Lower Manhattan has undergone a seismic change over the last two decades. That urban district, roughly bound to the north by Canal Street, flanked by the East and Hudson Rivers, and bookended by the Battery to the south, has emerged as the fastest growing residential neighborhood in New York City—rising from just over 39,000 residents in 2000 to more than 80,000 in 2020. And it is difficult to conjure a more appropriate venue for an examination of this phenomenon than Skyscraper Museum, which has experienced this transformation firsthand. Founded in 1996, the museum opened in its permanent home in the neighborhood in 2004. Its current exhibition, “Residential Rising: Lower Manhattan since 9/11,” adroitly explores this trend with a succinct, informative survey, deploying imaginative infographics, architectural models, and professional photography.
56 Leonard Street by Herzog & de Meuron (1+2). Photos by Iwan Baan, © Herzog & de Meuron
“The dozen buildings we highlight in the exhibition are downtown's ‘stand-out' towers,” says the museum’s founding director Carol Willis. “They include the tallest on the skyline beyond Ground Zero and illustrate an astonishing variety of inventive forms and facades—from glass to stone, stainless steel, terra cotta, and cast concrete. Though they share no style, they are expressions of how New York developers began to value high-end design as a marketing feature as a result of 9/11.”
25 Park Row by COOKFOX Architects. Image © DBOX
The large-scale transformation of Lower Manhattan into a sizable residential community may come as a surprise: Wall Street and its environs are the symbolic hub of American capitalism and vast hordes of office workers used to arrive each morning to keep all that financial machinery humming. But as “Residential Rising” highlights, change has been coming since the decline of Manhattan’s shipping piers and the creation of Battery Park City, the planned residential community built in the early 1970s on landfill from the construction of the original World Trade Center. The transformative process picked up steam with the savings and loan crisis of the 1980s and 1990s, which hollowed out office space across New York City and left approximately 25 million square feet vacant. And the September 11th terrorist attacks not only scarred the city and the country but exacerbated the exodus of offices from Lower Manhattan. The current growth of remote working is only continuing the trend.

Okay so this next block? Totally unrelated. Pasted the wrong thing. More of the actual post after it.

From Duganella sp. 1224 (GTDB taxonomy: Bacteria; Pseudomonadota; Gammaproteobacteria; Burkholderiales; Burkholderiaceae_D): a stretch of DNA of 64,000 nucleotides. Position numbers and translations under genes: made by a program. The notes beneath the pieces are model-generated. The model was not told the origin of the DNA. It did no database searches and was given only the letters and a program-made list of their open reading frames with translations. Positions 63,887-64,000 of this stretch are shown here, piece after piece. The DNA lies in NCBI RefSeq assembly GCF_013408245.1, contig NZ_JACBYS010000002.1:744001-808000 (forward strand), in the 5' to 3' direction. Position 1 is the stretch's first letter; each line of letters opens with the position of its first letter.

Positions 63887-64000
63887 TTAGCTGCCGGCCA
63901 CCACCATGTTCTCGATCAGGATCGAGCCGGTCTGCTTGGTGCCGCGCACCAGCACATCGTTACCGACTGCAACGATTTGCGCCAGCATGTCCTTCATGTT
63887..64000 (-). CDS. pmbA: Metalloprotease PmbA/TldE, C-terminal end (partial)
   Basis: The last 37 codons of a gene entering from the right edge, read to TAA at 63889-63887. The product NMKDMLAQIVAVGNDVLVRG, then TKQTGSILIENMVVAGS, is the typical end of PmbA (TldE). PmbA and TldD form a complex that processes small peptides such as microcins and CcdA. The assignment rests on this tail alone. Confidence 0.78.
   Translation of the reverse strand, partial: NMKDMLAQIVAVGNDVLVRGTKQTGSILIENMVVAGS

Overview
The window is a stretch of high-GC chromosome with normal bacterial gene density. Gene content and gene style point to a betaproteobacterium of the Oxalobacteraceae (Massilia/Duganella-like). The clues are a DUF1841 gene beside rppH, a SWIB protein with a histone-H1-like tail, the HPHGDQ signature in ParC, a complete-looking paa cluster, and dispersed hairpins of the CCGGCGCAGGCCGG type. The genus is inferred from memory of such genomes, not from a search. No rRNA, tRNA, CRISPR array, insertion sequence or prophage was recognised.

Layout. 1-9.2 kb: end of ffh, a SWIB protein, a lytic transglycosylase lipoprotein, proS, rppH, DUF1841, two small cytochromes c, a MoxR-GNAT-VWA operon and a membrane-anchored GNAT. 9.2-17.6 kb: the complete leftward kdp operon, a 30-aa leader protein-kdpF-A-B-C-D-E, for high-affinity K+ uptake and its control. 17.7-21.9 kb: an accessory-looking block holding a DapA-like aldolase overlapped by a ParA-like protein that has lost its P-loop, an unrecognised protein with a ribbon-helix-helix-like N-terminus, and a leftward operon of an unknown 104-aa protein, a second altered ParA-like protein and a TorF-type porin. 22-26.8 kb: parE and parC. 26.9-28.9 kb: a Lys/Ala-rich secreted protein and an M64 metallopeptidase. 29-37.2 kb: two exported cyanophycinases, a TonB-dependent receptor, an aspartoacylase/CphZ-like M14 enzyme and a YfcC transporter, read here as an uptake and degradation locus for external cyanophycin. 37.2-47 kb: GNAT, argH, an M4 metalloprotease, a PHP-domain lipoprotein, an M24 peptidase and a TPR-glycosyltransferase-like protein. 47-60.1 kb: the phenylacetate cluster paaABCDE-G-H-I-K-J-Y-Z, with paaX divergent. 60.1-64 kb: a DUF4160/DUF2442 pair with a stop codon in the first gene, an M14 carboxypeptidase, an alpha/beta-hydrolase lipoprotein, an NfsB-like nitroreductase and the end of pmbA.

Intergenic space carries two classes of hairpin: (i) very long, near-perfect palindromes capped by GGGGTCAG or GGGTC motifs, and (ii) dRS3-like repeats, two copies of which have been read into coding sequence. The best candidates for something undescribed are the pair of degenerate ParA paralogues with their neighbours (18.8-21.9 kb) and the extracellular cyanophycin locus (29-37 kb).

Ralph Thomas Walker’s One Wall Street. Image © DBOX
“Residential Rising” is a story of significant adaptive reuse, with nearly 60 office buildings in the neighborhood converted into apartment houses—some 12,000 units in total. In response to the Lower Manhattan vacancy crises of the late 20th century, both the Dinkins and Giuliani mayoral administrations passed a suite of incentives, such as property tax abatements and zoning changes, to spur residential conversions. Those wholesale use changes of historic commercial towers benefitted, too, from federal and state historic rehabilitation tax credits which dramatically reduced the costs of conversions. As examples, “Residential Rising,” focusses on three such landmark buildings: Cass Gilbert’s Woolworth Tower and West Street Building, and Ralph Thomas Walker’s Art Deco-icon One Wall Street.
David Adjaye's 130 William Street, exhibition model. Photo © RADII
Although much of the residential transformation stems from such adaptive reuse, the ubiquitous cranes and construction crews in the area point to the prominent role of new luxury skyscrapers in re-shaping Lower Manhattan’s cityscape. But as “Residential Rising” correctly notes, due to the super-slender nature of such buildings, and the space demands of luxury apartments, the new towers have had limited effect on residential growth in the area. For example, David Adjaye’s sleek new 130 William, featured in the exhibition, contains just 242 units in 66 stories.
The economic and labor disruptions spurred by the Covid-19 pandemic have had a similar impact on commercial districts across New York City—especially Midtown Manhattan—and several lessons can be gleaned from “Residential Rising.”
111 Murray Street by Kohn Pedersen Fox Associates (KPF) (3), and 50 West Street by Helmut Jahn (4). Photo (3) © Raimund Koch, (4) by Rainer Viertlböck, courtesy of Jahn/
“Downtown after 9/11 and Midtown post-COVID have a lot in common,” suggests Willis. “The office market shut off abruptly, but the opportunity to reinvent older properties for new uses has left room for the city to plan for a healthier, long-term future. Like Downtown, Midtown has a lot of Class B and C properties on its cross streets that could be converted to residential or live-work uses. Some might even be able to take advantage of historic preservation tax credits.”
As this exhibition makes clear, recent history has powerful lessons for the future of New York as well as other cities.
30 Park Place by Robert A.M. Stern Architects, installation view. Photo © The Skyscraper Museum. Tower photo by Peter Aaron/OTTO